We Might Finally Know Why Women Get More Migraines Than Men

Women are more likely to get migraines than men, but why? YAKOBCHUK VIACHESLAV/Shutterstock

Josh Davis 24 Apr 2018, 17:54

We know that women are around three times more likely to get migraines than men, and yet we’ve never really understood why. Now, new research might be able to shed some light on why this is the case.

The latest study, the results of which are being presented at the American Society for Biochemistry and Molecular Biology meeting in San Diego this week, has found that a particular protein in the brain known as NHE1 might be involved. The research suggests that fluctuating levels of estrogen might be inhibiting the expression of this protein, and therefore increasing the rate of migraines in women.

It is thought that out of some 38 million Americans who get migraines, around 28 million of these are women. In fact, as many as 18 percent of women suffer from the often debilitating condition, according to a survey conducted in both Europe and North America. Not only that, but women also experience more severe and more frequent headaches, and many don’t respond to the standard medication given to help douse the migraines.

While women are more likely to be affected by the condition, figuring out why this is has been a little trickier. One of the obstacles, according to Emily Galloway who worked on the research, could be down to the simple fact that many lab-based experiments on migraines have been done on male animal models.

By studying both male and female rats, this latest research was able to show some fundamental differences between the sexes. One of the most significant finds showed that the expression of NHE1 in the brains of male rats was four times that seen in the brains of female rats. What is more, they found that the female rats with the highest levels of estrogen also had the lowest amount of NHE1 expression.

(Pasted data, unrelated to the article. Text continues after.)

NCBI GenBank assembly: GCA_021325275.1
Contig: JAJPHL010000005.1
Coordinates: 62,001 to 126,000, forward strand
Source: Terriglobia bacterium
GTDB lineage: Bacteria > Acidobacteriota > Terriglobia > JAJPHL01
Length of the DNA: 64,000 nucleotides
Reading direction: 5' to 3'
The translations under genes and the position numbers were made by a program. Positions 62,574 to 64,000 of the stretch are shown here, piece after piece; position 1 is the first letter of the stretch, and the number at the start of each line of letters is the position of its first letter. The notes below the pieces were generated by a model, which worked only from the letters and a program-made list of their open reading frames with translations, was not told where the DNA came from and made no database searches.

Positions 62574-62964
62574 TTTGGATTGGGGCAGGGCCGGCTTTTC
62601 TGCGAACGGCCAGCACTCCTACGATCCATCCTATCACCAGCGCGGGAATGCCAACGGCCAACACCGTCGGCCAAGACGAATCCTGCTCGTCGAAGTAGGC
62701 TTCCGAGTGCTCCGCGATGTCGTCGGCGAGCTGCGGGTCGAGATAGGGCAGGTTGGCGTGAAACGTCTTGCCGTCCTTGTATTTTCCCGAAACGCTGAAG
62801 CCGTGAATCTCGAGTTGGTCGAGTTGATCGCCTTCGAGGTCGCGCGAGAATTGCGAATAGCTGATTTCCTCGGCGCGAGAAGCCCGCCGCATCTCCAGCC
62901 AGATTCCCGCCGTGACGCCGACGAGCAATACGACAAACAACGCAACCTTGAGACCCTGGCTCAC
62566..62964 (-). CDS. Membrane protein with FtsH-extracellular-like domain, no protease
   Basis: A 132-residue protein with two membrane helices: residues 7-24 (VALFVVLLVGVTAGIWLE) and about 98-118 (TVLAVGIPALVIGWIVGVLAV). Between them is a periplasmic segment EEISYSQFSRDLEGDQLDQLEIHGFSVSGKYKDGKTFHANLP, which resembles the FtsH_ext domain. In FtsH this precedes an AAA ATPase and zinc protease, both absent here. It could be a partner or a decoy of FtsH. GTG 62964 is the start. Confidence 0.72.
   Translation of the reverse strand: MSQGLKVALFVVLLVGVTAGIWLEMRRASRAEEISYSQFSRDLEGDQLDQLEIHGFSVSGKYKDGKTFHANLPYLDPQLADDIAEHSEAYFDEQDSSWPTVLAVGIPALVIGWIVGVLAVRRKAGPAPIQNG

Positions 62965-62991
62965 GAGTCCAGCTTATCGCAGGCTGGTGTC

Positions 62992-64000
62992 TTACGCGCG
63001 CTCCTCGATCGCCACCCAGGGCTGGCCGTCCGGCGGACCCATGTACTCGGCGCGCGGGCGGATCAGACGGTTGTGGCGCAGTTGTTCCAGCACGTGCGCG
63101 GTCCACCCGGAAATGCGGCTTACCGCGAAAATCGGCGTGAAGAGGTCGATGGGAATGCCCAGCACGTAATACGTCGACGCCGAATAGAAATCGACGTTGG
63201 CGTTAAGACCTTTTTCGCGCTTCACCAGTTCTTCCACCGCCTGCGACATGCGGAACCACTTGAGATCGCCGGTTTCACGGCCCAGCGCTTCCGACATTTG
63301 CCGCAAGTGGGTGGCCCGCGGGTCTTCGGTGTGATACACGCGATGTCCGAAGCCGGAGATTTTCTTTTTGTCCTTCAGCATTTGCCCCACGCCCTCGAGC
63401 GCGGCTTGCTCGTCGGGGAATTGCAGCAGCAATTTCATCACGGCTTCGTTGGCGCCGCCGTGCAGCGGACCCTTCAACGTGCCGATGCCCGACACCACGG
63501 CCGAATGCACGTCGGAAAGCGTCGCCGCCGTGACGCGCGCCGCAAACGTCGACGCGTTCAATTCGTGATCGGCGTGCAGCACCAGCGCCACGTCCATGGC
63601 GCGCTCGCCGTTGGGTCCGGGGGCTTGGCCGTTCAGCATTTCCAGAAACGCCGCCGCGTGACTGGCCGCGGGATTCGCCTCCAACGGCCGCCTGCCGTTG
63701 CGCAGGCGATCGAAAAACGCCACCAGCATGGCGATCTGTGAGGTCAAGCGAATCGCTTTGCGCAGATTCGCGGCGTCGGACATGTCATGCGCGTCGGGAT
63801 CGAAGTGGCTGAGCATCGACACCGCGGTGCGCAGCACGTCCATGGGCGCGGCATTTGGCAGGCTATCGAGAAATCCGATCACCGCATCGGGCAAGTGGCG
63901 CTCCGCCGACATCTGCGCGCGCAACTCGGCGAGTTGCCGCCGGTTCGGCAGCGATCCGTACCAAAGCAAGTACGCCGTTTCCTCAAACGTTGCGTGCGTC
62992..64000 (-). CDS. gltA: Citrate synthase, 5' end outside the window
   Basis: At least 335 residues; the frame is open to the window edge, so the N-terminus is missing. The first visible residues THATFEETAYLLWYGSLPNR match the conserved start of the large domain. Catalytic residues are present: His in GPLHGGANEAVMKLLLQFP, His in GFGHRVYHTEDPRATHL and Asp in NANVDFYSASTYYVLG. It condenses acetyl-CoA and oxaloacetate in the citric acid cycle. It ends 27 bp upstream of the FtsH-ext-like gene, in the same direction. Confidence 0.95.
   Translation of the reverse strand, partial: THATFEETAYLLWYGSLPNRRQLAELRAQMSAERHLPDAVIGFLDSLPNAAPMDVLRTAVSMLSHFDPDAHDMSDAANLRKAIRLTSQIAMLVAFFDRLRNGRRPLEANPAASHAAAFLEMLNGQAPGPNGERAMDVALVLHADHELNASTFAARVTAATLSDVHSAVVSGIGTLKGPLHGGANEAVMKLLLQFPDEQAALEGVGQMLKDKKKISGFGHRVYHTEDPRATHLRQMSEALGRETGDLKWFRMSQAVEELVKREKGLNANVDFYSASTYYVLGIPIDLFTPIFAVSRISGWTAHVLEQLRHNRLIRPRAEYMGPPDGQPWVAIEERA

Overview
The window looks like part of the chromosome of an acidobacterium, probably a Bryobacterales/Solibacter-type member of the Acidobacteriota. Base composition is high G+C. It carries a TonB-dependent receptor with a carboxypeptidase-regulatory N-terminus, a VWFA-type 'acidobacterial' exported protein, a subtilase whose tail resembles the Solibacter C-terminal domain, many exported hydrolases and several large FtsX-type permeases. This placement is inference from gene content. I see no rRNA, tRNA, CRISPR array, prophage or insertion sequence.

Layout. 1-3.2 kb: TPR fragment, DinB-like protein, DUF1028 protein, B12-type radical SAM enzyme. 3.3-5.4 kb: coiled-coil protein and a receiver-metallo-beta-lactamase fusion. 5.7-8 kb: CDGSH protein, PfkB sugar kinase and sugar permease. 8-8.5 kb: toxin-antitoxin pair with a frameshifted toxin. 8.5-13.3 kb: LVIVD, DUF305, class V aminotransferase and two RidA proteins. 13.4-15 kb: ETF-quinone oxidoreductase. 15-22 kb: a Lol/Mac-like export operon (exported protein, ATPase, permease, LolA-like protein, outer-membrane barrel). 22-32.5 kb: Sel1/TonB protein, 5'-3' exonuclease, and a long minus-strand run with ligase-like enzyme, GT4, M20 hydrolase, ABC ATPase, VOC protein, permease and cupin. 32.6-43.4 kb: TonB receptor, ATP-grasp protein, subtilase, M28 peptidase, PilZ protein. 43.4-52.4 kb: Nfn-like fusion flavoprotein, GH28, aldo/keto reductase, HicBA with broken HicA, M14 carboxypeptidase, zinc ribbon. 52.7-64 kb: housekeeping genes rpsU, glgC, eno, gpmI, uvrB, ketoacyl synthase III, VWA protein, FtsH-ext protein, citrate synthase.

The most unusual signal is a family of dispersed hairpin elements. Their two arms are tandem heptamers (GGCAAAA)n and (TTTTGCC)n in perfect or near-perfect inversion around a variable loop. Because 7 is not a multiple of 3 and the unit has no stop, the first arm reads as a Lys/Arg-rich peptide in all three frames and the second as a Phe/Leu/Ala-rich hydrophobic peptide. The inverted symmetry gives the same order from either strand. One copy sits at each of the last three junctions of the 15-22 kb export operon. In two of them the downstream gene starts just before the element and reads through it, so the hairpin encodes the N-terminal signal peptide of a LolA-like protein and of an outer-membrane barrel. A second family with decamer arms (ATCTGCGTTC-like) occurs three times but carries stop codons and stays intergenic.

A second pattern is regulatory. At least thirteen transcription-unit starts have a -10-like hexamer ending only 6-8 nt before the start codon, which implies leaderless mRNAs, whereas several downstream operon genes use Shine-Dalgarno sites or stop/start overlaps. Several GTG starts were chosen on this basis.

“Based on our findings, we think that women are more susceptible to a migraine because the larger magnitude sex hormone fluctuations lead to changes in NHE1 expression, which may leave the brain vulnerable to ion dysregulation and pain activation,” explains Galloway.

The protein is known as a sodium-proton exchanger and regulates the transport of both sodium and protons across cell membranes in the brain, including the blood-brain barrier. It is thought that when there are fewer NHE1 exchangers present, it can lead to increased pain signaling and precipitate a migraine. This could be why some drugs are less effective on women, as the ability of the medication to cross the blood-brain barrier is inhibited.

This work could help researchers better target ways to treat migraines in both women and men, helping tens of millions of people in the process.

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